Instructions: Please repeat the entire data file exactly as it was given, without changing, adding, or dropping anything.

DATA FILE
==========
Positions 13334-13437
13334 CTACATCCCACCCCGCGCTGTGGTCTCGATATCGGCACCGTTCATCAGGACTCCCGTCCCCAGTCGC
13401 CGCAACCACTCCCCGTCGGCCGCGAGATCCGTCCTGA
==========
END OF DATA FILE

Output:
Positions 13334-13437
13334 CTACATCCCACCCCGCGCTGTGGTCTCGATATCGGCACCGTTCATCAGGACTCCCGTCCCCAGTCGC
13401 CGCAACCACTCCCCGTCGGCCGCGAGATCCGTCCTGA